The numbers don’t lie: the subscription was absolutely brilliant for the anthology, in terms of finance, promotion, enthusiasm and general confidence. For that I didn’t need to leave my laptop. After that, the best things Paper Science did (in terms of audience, profit and reach) were get stocked at Gosh comics, appear on a table at MCM Expo, and get taken to ELCAF. Almost every other event, no matter how much fun at the time, turned a little bit of money into a lot less money. I’m told that that is the standard definition of ‘publishing’.
As for the anthology itself, I’m more proud of it than anything else I’ve done. It’s an excellent collection, filled with brilliant work by people who are getting better and better with each passing story.
Tomorrow my company – newly rechristened We Are Words and Pictures – enters its second year. The only goal for 2013-2014 is ‘make one thing as good as Paper Science’. Feels like a good challenge.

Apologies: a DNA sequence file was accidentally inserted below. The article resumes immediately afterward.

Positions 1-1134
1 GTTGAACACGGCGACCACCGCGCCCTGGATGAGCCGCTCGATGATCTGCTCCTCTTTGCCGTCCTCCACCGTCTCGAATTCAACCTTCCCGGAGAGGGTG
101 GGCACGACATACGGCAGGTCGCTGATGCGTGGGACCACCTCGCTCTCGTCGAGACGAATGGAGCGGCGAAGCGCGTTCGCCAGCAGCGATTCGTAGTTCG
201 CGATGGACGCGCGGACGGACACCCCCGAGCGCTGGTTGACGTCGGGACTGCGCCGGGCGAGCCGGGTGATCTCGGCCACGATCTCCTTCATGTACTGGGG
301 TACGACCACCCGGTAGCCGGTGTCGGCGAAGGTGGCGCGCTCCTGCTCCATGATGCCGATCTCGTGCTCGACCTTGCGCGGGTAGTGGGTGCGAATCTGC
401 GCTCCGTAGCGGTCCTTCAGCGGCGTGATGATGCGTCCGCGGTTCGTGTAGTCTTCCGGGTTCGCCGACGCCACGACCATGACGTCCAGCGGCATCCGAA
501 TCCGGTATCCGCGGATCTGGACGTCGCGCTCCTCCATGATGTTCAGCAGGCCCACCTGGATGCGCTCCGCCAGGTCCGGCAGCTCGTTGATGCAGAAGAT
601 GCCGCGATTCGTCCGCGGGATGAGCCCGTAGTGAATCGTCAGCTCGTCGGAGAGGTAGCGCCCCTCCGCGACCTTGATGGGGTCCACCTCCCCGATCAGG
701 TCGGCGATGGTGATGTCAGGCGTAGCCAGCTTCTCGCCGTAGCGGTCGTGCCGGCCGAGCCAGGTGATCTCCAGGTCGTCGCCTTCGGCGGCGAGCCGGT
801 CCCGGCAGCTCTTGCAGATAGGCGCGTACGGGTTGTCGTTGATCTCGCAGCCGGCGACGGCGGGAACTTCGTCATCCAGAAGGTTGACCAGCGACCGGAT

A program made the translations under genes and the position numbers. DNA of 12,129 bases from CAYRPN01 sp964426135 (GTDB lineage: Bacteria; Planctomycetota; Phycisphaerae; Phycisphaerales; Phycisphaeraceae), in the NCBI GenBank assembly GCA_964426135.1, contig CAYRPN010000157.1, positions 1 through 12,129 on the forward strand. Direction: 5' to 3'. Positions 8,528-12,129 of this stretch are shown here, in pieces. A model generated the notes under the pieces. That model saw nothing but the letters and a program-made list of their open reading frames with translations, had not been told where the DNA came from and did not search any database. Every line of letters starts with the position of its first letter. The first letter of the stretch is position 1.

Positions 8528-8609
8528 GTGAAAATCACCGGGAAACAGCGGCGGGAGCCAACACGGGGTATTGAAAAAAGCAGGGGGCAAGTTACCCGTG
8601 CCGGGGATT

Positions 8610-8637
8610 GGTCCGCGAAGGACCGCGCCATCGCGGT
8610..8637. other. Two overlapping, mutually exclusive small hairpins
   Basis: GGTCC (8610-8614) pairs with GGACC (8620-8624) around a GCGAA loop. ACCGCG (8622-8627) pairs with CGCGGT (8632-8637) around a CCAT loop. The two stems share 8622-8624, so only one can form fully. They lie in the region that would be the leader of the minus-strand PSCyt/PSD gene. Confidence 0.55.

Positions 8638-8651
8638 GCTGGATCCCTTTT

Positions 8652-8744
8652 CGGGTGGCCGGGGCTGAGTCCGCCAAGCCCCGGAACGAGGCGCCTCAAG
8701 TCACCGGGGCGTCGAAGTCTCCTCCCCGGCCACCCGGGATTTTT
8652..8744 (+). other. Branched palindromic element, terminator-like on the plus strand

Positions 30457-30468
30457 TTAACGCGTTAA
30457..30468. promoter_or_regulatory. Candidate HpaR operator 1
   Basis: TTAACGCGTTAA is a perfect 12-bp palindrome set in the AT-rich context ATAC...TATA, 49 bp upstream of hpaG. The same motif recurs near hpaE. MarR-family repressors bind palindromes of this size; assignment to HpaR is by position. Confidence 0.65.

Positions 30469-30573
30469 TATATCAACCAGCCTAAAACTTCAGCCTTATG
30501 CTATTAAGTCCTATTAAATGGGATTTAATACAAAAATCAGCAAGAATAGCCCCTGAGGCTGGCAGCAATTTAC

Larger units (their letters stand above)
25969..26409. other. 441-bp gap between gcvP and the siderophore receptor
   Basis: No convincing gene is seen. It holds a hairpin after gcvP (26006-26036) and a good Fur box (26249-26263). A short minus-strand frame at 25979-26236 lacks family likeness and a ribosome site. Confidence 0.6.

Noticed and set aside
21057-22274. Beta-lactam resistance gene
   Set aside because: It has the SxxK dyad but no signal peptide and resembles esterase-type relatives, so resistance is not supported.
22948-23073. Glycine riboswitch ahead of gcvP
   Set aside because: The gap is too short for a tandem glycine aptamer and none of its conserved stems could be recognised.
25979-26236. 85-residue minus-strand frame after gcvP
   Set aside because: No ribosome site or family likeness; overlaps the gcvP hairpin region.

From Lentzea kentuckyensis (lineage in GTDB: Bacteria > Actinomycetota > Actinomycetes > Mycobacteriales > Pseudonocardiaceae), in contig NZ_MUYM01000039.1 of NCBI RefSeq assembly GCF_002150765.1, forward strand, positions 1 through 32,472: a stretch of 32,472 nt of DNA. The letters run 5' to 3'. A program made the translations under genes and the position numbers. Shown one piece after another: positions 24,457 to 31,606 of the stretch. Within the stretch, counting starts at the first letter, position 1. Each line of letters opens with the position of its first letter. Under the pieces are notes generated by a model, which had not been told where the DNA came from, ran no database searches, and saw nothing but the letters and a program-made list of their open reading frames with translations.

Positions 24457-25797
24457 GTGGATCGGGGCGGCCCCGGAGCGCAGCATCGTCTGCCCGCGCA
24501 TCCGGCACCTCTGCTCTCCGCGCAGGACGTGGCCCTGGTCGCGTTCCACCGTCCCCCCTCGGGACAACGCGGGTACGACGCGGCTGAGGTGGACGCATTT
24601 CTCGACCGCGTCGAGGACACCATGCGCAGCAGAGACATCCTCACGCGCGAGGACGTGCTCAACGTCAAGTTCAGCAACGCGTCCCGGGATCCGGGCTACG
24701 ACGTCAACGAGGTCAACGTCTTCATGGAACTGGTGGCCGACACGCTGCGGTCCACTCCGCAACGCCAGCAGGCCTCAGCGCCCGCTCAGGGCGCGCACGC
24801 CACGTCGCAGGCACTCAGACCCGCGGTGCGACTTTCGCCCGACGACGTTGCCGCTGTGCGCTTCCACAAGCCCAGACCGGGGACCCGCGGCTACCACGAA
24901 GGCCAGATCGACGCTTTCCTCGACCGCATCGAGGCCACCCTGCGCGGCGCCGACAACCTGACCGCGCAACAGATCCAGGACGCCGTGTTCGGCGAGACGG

I was sick for most of last week – a bone-chilling flu that kept me wrapped up while GOV.UK was busy winning awards – keeping my blogging arm at bay for a few sickly days. On the plus side I got a lot of sleep.
Haar/We Are Words and Pictures
Haar is a lovely word. However, as anyone who’s bought me a whisky in the last year knows, it is a useless word. While one-person companies are basically just games of Pretend Office, names still mean something. Names you have to spell each time you say them don’t mean quite as much though.
So, I made the changes necessary to do what I should have done right when I started out – register the name We Are Words and Pictures. It’s kept evolving as a project for almost five years now, long may that continue.